One common question that comes up for owners of diesel vehicles is whether or not they should turbocharge their engine. This is a constantly evolving issue—turbocharging has changed significantly over the last couple decades to the point where it has developed a large presence in the world of automobiles. While the old philosophy was that a naturally aspirated diesel engine was best, turbocharged engines have started to flood the diesel market.
Here’s a quick overview of what you should know about diesel engine turbocharging in Corpus Christi, TX.
The definition of turbocharging
A turbocharger is used in an engine to draw in air, compress it and then feed the compressed air into the intake manifold in the engine. The pressurized air enters the combustion chamber every time the piston makes a downward stroke. Because more oxygen enters into the engine at a quicker rate, you’ll burn more fuel, which also results in you getting more power back from the engine.
Once the combustion cycle completes, the waste gas exits the combustion chamber through the exhaust outlet. During this process, the waste gas goes through the turbocharger, where it spins a compressor wheel, which results in cool atmospheric air being drawn in from the opposite side of the turbocharger, which starts the process all over again.
An issue with using this process is that the compressed air gets hot, and the heat can cut down on the power delivered by your engine. You must be able to cool that compressed air before it enters the intake manifold, which is why the air passes through a heat exchanger.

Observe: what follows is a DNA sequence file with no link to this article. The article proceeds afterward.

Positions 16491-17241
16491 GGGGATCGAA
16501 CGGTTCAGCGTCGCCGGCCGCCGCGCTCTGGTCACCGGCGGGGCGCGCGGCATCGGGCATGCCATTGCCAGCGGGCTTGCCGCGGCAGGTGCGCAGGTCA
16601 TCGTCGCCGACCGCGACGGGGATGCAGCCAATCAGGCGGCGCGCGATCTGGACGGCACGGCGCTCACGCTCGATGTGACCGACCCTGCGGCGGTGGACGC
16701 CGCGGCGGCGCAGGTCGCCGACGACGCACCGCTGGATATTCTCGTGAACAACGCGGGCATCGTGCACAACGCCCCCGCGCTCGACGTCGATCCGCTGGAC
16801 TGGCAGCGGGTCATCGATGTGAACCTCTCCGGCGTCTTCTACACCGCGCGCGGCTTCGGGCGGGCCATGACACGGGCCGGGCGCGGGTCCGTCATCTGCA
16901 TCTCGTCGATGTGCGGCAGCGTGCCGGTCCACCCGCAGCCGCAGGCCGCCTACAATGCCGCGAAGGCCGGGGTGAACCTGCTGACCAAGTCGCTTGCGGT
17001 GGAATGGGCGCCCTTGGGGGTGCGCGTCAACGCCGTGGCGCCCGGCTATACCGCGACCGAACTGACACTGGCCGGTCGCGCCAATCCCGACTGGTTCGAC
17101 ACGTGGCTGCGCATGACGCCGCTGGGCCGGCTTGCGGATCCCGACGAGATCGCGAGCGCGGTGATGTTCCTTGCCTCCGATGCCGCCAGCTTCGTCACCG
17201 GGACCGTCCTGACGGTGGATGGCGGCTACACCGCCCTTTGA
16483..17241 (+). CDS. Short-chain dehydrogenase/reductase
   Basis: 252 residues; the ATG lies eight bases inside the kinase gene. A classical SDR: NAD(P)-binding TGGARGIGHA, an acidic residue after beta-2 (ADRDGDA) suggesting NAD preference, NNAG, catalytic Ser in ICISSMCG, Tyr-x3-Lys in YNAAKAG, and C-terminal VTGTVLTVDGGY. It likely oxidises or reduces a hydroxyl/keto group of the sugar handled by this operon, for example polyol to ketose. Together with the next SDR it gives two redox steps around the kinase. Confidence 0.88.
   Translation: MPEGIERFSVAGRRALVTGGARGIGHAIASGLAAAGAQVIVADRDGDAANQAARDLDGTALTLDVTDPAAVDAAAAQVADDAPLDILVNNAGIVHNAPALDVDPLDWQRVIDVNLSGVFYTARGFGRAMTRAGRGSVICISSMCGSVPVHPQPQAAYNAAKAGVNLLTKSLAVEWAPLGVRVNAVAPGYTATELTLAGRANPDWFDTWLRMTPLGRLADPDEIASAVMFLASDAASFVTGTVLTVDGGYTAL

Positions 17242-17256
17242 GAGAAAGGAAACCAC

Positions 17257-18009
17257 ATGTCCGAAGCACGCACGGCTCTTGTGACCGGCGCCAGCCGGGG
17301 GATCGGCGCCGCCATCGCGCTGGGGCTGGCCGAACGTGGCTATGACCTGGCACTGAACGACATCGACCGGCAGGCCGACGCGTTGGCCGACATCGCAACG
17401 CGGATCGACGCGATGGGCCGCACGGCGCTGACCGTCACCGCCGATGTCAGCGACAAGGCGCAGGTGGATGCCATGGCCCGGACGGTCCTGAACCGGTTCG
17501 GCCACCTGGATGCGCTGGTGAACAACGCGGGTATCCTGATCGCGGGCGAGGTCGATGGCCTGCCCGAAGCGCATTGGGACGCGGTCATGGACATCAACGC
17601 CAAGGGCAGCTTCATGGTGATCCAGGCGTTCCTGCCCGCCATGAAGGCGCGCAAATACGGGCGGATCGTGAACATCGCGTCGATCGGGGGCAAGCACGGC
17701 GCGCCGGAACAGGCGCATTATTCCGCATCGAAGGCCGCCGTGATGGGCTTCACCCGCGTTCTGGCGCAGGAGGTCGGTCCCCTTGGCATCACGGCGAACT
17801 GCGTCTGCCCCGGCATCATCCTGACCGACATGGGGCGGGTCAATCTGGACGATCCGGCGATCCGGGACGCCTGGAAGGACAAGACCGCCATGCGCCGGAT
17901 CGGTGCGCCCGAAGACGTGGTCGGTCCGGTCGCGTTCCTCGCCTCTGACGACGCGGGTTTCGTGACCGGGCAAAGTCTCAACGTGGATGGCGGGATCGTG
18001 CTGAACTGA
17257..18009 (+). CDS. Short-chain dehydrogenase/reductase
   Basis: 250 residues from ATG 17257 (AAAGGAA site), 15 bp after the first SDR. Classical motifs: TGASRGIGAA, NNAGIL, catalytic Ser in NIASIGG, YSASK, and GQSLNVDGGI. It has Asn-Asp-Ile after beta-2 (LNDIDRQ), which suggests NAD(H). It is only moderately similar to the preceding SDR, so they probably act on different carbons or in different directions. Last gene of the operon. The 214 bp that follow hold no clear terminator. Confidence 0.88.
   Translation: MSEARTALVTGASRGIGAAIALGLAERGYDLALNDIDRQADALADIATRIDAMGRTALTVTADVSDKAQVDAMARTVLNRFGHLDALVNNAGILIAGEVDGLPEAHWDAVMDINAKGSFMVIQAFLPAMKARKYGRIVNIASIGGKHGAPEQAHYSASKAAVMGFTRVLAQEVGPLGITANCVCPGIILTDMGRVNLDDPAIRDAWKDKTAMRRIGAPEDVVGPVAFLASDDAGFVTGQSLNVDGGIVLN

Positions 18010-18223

Pros and cons of the process
When determining whether or not you should turbocharge your diesel engine in Corpus Christi, TX, you should consider some of the pros and cons of the process.
The obvious advantages are greater power and fuel efficiency. Turbochargers allow you to maximize the power you’re able to get out of engines of all sizes. Greater power efficiency means manufacturers can use smaller engines, which will be more fuel efficient than larger ones. Turbochargers also use the heat created by the engine to spin the compressor wheel and bring in outside air, which cuts down on the amount of waste they produce, another way in which turbocharged engines can be more efficient than naturally aspirated engines.
However, more aggressive driving can result in efficiency falling off quite quickly. There is also the risk of increased atmospheric pressure in the engine, which could also increase the risk of pre-ignition, a circumstance in which raw fuel ignites before being lit by the spark plugs. Overly hard acceleration in a turbocharged vehicle will result in engine pressure spiking, which will be bad for the system.
Therefore, you should carefully consider your driving style and your efficiency needs. If you are not an aggressive driver and believe you can maintain the balance necessary to get the efficiency benefits out of turbocharging, then the use of a diesel engine turbocharger may well be for you.
For more information about diesel engine turbocharging in Corpus Christi, TX, contact the diesel mechanics at Coastal Diesel Injection today.